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  • Writer's pictureJen

Ohio Aquatic Weed Removal

A friend of mine told me I needed government approval to clear my shore of aquatic weeds. Is that true?

Water Hyacinth (Image From University of Minnesota)
Water Hyacinth (Image From University of Minnesota)

Only if you are using poisons or large mechanical removal tools that will put the lake or pond at risk if not carried out safely by an experienced professional.

If you're just cutting them out so the kids can swim in the pond this summer, all you need is tools and a little elbow-grease.

Are there any invasive plants that I should be aware of?

Yes. In fact, there are 26 of them we could find!

It's best to take care of them early and often, so if you're starting to show signs of them appearing it's time to take action today.

Invasive plants displace or crowd native plant species, impact wildlife which rely on native plant communities for food, shelter and breeding habitat, and form monoculture plant communities which reduces biological diversity.

It took us longer than usual to find a list of invasive aquatic plants found in Ohio, and the only government based source we could find is a pretty comprehensive pamphlet here.

The quick list:

  • Brazilian Waterweed

  • Brittle Naiad

  • Common Reed

  • Creeping Water Primrose

  • Curly-Leafed Pondweed

  • Eurasian Watermilfoil

  • European Frogbit

  • European Water-clover

  • European Water-starwort

  • Fanwort

  • Flowering-rush

  • Giant Salvinia

  • Hydrilla

  • Moneywort

  • Mudmat

  • Narrowleaf and Hybrid Cattails

  • Parrotfeather

  • Pink Lotus

  • Purple Loosestrife

  • Reed Canary Grass

  • Starry Stonewort

  • Water Chestnut

  • Water Hyacinth

  • Water Lettuce

  • Water Floating Heart

  • Yellow Iris

What do I need to know about the law before I start cutting?

We encounter people with misconceptions of questions about the law out at trade shows all the time, so we sifted through the various laws and departments to make it easier for you. Laws can change and we’ll update these guides as quickly as possible. As always, you should contact your local office of the Department of Environmental Quality or Department of Natural Resources for advice on your exact situation.

Note: AquaticWeedTools is not a law firm. As such, AquaticWeedTools does not provide legal advice. The material in this guide does not constitute legal advice nor does contributing to the guide or communicating with AquaticWeedTools or other contributors about the guide create an attorney-client relationship.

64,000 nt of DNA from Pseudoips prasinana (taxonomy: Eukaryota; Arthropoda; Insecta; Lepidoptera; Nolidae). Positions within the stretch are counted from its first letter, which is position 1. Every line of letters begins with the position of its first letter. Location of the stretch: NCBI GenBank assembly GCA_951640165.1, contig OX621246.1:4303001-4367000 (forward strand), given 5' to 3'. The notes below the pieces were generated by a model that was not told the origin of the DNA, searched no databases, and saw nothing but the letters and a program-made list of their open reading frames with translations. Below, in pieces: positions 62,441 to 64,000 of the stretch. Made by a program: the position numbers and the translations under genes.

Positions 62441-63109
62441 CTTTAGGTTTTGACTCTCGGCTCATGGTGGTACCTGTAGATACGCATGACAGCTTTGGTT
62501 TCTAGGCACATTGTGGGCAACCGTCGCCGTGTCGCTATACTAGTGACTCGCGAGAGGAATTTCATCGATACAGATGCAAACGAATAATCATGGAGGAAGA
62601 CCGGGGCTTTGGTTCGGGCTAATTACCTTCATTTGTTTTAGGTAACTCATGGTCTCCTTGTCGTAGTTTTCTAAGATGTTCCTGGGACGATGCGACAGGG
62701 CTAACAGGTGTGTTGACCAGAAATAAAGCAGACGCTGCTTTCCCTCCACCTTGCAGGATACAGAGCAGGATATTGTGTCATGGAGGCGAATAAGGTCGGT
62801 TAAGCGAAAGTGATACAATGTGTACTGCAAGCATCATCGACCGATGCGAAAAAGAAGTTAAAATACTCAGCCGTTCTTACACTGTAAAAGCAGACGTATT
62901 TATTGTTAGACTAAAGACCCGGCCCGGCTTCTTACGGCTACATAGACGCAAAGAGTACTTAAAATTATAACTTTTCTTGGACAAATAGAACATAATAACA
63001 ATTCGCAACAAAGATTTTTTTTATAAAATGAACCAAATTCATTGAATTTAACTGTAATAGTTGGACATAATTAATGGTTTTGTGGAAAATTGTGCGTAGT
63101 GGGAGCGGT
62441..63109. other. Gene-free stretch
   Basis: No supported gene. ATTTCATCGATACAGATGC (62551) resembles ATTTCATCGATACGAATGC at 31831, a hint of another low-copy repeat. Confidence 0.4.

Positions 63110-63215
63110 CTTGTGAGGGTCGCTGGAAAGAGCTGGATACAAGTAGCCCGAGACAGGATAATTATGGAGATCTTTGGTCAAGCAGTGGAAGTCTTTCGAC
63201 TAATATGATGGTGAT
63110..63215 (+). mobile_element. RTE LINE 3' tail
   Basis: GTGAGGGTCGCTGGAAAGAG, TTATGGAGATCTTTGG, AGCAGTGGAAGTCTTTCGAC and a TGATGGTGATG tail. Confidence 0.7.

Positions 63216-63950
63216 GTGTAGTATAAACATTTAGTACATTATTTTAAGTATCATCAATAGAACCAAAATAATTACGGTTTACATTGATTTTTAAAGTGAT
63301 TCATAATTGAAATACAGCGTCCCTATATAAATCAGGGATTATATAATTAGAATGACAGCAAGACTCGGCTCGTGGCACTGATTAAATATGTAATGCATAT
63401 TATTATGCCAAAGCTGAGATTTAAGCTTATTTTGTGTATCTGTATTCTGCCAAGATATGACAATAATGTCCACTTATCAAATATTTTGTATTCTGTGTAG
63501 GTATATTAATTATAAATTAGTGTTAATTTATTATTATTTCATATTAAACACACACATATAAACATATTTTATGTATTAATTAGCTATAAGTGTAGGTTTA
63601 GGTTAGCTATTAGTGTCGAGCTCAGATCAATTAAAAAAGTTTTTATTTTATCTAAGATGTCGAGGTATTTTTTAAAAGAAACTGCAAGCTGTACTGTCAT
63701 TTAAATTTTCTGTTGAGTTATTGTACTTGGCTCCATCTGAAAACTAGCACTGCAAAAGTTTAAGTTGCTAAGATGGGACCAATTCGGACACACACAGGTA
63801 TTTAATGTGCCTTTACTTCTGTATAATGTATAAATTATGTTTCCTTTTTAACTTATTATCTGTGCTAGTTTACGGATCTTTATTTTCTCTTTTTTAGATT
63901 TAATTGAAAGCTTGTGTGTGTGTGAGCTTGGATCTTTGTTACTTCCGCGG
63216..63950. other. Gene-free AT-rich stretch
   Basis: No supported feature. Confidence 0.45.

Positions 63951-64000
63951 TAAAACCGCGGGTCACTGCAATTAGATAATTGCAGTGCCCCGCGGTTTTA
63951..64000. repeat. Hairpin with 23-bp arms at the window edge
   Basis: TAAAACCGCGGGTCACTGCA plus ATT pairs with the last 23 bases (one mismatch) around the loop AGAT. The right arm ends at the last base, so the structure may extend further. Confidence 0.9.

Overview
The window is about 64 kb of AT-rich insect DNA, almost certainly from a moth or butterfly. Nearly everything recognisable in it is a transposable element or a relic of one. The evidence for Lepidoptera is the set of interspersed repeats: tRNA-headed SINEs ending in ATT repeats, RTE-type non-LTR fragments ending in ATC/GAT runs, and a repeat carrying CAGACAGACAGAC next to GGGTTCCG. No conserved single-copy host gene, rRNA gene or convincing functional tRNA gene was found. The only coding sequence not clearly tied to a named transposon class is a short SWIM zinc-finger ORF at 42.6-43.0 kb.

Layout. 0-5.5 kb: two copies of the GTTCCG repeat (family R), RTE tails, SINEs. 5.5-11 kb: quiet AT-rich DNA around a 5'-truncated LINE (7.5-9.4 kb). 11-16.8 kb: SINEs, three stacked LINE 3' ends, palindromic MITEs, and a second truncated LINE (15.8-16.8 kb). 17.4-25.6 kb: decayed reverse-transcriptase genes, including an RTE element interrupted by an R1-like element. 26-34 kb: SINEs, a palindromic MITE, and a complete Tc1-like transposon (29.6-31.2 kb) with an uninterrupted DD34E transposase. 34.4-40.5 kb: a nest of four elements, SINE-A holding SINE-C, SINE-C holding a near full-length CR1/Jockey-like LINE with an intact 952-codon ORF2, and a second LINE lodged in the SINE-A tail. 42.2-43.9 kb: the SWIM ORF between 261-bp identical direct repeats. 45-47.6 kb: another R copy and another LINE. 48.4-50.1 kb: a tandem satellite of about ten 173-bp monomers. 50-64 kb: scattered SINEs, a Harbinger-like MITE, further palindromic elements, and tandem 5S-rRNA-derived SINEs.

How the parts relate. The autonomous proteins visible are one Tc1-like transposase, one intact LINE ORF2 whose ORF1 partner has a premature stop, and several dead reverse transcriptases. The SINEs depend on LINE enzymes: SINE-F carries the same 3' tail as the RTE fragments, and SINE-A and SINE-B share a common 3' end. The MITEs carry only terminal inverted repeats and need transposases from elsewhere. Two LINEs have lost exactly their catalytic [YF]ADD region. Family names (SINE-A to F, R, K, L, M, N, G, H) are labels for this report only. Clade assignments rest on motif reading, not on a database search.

The State of Ohio lets you do a lot to clear up the weeds in your ponds or lake without a permit if it’s your land and you’re using mechanical tools.

All it takes to pull plants is effort. Since most plants grow in water less than 5 feet deep, this can often be accomplished by wading into the water and scooping them up by hand. A garden rake may expand your reach. Extensive mechanical control involves using heavy equipment to remove plants and is usually expensive. These extreme measures are only necessary for heavy concentrations of plants with strong root systems, such as cattails or spatterdock.

While you need a permit to use herbicides or biological treatments, there is no such requirement for using tools and removing them yourself.

What tools should I use to clear out the weeds around my dock?

The Aquatic Weed Rake from Prime Waters Manufacturing is designed to clear pesky weeds out with minimal effort, and safe enough to be used by any contractor or anyone in the family.

For Michigan weeds, we recommend using the Dock Weed Rake and Dock Weed Knife, and the Surf/Sand Rake to remove them once you're done cutting them down. Simply dispose of them like you would yard debris, compost them or there are companies you can hire to haul them away.

Having a clear pond all summer has never been so easy and safe for your family. If you have any questions at all, reach out to us. Our experts are ready to help!

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